Dear Readers,

The journal AGRICULTURA TROPICA ET SUBTROPICA (ATS) is publishing original research and review articles on issues of tropical and subtropical agriculture and rural development. However, new aspects of the rural development in tropics and subtropics such as agriculture sustainability, biodiversity protection, wildlife management and agro-forestry has recently emerged and started impacting future of the developing countries; therefore they all need to be reflected in the articles published in our journal.

The above tendency is not new and respects the main principles of the Millennium Development Goals (MDG´s) as developed by the United Nations. MDG´s represent an ambitious agenda of principles and approaches for reducing poverty, saving and improving human welfare that world leaders agreed upon at the Millennium Summit in September 2000. Four of them are in a special focus of our research/development effort (according to the MDG´s usual order): 1. Eradicate extreme poverty and hunger, 2. Achieve universal primary education, 3. Ensure environmental sustainability and 4. Develop a global partnership for development. However, we could find links of our activities to other MDG´s, too. All the above challenges exceed the scope of rural areas however the problems the goals address are especially precarious in the rural areas generating poverty and, as the consequence, so called "rural exodus" of village population for cities or other countries.

They can be met, but they are beyond the scope and resources of individuals, governments, communities, civic society and industry when they are working in isolation. They can only be addressed through prerequisites such as: combination of better policies and governance, fairer trade, greater investments in ecosystem management, new technologies and values, and purposeful partnerships. The World Food Summit - Six Years After (Rome 2002) formulated them as the main principles of further problem solution: good governance; respecting laws; respect for human rights and wider participation of the LDC (less developed countries) in the global economy and world trade.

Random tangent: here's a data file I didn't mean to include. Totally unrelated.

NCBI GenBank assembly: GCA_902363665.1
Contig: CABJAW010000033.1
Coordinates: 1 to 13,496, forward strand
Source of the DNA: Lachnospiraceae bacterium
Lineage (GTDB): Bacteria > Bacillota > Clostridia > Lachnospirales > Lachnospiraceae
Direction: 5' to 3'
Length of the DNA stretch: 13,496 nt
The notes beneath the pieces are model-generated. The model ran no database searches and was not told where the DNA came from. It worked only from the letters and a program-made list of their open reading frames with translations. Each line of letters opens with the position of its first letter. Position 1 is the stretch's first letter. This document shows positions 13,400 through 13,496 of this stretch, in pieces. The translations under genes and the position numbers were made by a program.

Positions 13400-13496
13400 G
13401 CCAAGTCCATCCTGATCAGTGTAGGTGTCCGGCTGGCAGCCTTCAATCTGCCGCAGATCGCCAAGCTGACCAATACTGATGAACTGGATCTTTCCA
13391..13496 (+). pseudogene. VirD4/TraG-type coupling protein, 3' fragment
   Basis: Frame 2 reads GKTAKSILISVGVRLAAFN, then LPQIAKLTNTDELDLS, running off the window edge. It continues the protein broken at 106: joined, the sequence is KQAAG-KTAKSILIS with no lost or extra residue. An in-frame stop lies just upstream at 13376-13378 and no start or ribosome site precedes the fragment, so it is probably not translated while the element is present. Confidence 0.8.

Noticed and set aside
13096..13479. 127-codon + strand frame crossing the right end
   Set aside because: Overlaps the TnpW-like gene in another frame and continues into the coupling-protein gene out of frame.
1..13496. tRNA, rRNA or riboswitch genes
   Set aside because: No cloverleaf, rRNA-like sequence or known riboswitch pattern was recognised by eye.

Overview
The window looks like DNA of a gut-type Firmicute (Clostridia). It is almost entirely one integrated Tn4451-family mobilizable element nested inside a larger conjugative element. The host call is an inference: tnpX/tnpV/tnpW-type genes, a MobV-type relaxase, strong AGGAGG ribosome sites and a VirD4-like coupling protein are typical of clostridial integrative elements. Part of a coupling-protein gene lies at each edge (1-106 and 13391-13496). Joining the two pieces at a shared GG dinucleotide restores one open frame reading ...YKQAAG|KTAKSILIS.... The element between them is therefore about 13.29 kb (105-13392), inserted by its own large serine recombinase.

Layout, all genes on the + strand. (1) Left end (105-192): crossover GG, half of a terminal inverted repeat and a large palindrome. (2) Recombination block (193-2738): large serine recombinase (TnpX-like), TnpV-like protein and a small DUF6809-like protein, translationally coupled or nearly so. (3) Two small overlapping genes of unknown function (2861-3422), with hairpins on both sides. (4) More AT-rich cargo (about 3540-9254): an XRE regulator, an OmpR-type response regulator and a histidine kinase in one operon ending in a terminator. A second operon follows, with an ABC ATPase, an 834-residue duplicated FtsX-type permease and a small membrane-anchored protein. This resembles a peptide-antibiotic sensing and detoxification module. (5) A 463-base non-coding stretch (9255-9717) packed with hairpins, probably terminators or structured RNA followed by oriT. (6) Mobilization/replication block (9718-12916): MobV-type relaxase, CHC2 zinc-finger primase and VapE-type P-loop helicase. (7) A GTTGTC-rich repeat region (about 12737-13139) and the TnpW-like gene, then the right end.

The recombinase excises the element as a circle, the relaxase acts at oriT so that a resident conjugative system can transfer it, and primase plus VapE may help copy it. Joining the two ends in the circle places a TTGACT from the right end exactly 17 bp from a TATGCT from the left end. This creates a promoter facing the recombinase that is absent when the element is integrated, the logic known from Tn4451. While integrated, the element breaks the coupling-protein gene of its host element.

This will require clear goals, changes in attitude, taking of risks, altering values and acceptance of trade-offs. We need to be clearer on the roles and responsibilities of stakeholders and shareholders. Studies by International Food Policy Research Institute (IFPRI) and others have shown that the success in partnerships requires leadership, a clear and shared goal, trust between the parties, incentives and rewards, the means to assess progress, resources to do the job and an acceptance that all parties should contribute in some way to the attainment of the goal. This is common sense, but the shortage of successful examples in agriculture and agricultural research deserves analysis and discussion.

The articles published in ATS are product of research activities conducted in the field of agriculture, rural development and related sectors. For the research to be productive, it should be clear what sort of agriculture and rural development we are aiming to develop at, where and how the farming systems of the future will pass their ultimate test of sustainability - that the farmers can make a reasonable living and that their children want to be engaged in farming. There has been a considerable progress made in the approach to the agricultural research and also the funding of research at present is much better than some decades ago. In the 1960 - 1970s only research of modern (mostly large-scale) farming provided with mechanical power technologies and high yielding plant varieties and animal breeds were considered. The more recent concepts of appropriateness and sustainability have changed the policy approach and implementation of the research.

Articles published in ATS should contribute to the above recent development by its impartial involvement in the academic-practical discussion on researcher´s ethic approach to modern concepts of the research. It is because the research has got new multiple tasks such as helping in decision-making, solving problems, improving choices and opportunities, monitoring impacts, developing new technologies and their dissemination and engaging and winning the trust of the society.

The scientists should provide consulting services and disseminate their research results so that a rapid utilization of new findings, patents and techniques place. However, there are some research areas that produce doubts and uncertainty rather than better approaches and clear concepts. For example, current debates on the use of transgenic technologies and GMO´s absorb huge amounts of time and resources which detracts both the funding of agricultural research and benefits that could be utilized by the society. These are typical public goods for which the responsibility must be taken by governments and public national or international donors. Other technologic progress based upon research achievements and destined for the markets must be funded and developed by private companies.

Editorial Board